Two different views of asteroid 253 Mathilde were obtained by the NEAR spacecraft on June 27, 1997. The image at left was obtained as the spacecraft approached Mathilde with its camera pointed near the direction of the Sun; only a few of the prominent ridges on Mathilde are illuminated. The visible area at left is 29 km (18 miles) high, and the phase angle (the angle from Sun-Mathilde spacecraft) is 136°. As the spacecraft receded from Mathilde, it observed the asteroid (about 60 km or 38 miles across) almost fully lit by the Sun at a phase angle of 43° (right image). Mathilde's irregular shape results from a long history of severe collisions with smaller asteroids. The largest visible crater is 30 km (19 miles) in diameter.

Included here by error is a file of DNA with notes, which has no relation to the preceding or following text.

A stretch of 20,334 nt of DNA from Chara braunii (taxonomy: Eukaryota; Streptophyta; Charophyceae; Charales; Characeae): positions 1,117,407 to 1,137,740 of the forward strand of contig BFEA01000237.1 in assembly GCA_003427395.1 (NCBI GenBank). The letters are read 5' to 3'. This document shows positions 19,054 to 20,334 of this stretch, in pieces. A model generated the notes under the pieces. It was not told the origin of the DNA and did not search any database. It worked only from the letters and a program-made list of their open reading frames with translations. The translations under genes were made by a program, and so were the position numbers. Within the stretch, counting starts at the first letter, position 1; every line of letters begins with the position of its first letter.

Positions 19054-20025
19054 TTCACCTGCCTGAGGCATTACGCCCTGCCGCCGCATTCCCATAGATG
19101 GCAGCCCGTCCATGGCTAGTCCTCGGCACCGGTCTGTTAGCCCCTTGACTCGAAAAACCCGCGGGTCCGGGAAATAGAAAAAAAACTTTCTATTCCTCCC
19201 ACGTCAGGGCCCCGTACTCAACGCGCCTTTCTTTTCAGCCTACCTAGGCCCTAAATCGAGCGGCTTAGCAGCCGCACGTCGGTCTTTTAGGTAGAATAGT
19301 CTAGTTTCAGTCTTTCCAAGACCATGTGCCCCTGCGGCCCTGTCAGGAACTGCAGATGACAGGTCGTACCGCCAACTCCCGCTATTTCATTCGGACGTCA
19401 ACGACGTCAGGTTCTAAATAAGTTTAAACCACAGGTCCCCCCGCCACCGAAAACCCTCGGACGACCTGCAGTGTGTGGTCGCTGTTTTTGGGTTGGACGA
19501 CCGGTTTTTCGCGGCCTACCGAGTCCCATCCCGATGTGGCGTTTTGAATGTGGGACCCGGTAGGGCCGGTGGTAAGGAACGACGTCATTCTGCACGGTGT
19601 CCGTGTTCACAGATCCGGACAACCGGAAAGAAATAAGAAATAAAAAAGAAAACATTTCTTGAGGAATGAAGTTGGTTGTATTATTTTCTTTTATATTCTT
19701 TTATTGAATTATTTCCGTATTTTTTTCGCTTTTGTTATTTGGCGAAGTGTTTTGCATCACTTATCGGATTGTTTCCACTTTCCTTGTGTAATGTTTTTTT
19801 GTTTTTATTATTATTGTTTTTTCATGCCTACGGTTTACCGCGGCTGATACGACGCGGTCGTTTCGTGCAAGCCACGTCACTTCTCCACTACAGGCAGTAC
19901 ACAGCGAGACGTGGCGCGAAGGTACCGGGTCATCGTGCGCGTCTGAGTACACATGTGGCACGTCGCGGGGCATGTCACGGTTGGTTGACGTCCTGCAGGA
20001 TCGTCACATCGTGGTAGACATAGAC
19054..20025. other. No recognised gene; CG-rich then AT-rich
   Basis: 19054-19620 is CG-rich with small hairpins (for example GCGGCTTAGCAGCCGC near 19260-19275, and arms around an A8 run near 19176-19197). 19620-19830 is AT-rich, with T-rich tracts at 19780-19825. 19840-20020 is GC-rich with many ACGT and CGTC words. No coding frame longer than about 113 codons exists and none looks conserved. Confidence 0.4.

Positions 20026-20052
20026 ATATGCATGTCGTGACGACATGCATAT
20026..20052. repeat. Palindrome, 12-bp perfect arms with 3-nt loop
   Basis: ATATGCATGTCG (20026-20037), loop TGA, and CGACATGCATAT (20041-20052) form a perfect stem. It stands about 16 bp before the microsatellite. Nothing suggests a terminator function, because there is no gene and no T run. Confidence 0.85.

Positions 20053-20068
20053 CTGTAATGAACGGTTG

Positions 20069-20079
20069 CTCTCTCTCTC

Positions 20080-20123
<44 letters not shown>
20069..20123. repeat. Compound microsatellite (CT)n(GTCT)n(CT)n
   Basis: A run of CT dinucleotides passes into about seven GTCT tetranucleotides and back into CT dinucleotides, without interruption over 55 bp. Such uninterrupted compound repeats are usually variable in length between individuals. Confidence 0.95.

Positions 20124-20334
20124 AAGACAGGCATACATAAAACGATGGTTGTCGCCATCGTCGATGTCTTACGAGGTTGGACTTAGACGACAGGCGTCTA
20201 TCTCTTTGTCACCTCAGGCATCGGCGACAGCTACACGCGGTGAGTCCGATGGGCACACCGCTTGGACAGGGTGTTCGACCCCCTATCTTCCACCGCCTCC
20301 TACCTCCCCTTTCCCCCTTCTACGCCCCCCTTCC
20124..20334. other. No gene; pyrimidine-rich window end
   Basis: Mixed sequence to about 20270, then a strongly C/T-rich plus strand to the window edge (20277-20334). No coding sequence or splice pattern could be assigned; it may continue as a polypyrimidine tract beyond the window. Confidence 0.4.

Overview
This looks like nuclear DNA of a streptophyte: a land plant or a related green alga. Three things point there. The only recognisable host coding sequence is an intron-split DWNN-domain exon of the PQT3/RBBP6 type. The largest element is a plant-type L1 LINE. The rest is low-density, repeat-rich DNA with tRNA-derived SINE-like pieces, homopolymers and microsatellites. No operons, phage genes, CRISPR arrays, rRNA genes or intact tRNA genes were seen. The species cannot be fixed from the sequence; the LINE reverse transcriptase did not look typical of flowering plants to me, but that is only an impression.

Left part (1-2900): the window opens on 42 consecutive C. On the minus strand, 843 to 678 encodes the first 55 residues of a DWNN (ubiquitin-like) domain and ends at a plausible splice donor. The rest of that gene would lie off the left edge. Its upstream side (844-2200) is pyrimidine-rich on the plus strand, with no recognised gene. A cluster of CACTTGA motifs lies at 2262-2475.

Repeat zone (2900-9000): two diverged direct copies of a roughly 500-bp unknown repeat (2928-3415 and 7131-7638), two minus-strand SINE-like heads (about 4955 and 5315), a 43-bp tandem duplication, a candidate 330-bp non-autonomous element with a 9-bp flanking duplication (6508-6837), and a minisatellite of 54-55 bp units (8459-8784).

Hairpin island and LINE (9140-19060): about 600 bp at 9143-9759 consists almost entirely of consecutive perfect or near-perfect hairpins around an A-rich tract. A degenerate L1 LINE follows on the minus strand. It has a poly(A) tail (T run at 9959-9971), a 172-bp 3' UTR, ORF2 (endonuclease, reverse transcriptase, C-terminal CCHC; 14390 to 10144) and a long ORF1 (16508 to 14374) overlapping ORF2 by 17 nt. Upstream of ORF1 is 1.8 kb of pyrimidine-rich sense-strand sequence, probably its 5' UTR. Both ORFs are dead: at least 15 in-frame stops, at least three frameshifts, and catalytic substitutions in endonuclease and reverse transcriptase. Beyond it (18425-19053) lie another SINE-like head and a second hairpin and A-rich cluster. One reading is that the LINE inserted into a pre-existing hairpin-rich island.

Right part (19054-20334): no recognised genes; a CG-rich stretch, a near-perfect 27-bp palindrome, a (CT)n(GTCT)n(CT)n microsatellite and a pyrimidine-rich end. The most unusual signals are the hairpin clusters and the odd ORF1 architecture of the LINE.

Built and managed by The Johns Hopkins University Applied Physics Laboratory, Laurel, Maryland, NEAR was the first spacecraft launched in NASA's Discovery Program of low-cost, small-scale planetary missions. See the NEAR web page at http://near.jhuapl.edu/ for more details.